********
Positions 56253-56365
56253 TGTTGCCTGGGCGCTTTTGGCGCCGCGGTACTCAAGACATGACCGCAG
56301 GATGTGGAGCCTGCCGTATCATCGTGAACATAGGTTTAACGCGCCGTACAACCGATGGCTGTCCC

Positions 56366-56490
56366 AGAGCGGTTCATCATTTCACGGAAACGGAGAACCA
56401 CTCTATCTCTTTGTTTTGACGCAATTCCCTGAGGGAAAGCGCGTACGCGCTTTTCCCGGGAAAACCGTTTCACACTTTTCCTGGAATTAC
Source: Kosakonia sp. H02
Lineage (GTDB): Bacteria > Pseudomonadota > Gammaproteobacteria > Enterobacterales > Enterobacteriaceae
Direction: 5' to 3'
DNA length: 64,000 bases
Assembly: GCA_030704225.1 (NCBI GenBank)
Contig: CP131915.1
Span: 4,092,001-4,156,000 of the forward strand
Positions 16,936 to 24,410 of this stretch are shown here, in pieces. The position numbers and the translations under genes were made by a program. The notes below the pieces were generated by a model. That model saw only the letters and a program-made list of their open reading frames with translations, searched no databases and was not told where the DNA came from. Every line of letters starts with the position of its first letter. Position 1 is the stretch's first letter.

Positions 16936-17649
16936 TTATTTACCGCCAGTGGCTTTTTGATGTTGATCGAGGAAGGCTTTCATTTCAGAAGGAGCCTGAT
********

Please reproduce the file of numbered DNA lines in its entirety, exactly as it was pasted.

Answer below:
Positions 56253-56365
56253 TGTTGCCTGGGCGCTTTTGGCGCCGCGGTACTCAAGACATGACCGCAG
56301 GATGTGGAGCCTGCCGTATCATCGTGAACATAGGTTTAACGCGCCGTACAACCGATGGCTGTCCC

Positions 56366-56490
56366 AGAGCGGTTCATCATTTCACGGAAACGGAGAACCA
56401 CTCTATCTCTTTGTTTTGACGCAATTCCCTGAGGGAAAGCGCGTACGCGCTTTTCCCGGGAAAACCGTTTCACACTTTTCCTGGAATTAC
Source: Kosakonia sp. H02
Lineage (GTDB): Bacteria > Pseudomonadota > Gammaproteobacteria > Enterobacterales > Enterobacteriaceae
Direction: 5' to 3'
DNA length: 64,000 bases
Assembly: GCA_030704225.1 (NCBI GenBank)
Contig: CP131915.1
Span: 4,092,001-4,156,000 of the forward strand
Positions 16,936 to 24,410 of this stretch are shown here, in pieces. The position numbers and the translations under genes were made by a program. The notes below the pieces were generated by a model. That model saw only the letters and a program-made list of their open reading frames with translations, searched no databases and was not told where the DNA came from. Every line of letters starts with the position of its first letter. Position 1 is the stretch's first letter.

Positions 16936-17649
16936 TTATTTACCGCCAGTGGCTTTTTGATGTTGATCGAGGAAGGCTTTCATTTCAGAAGGAGCCTGAT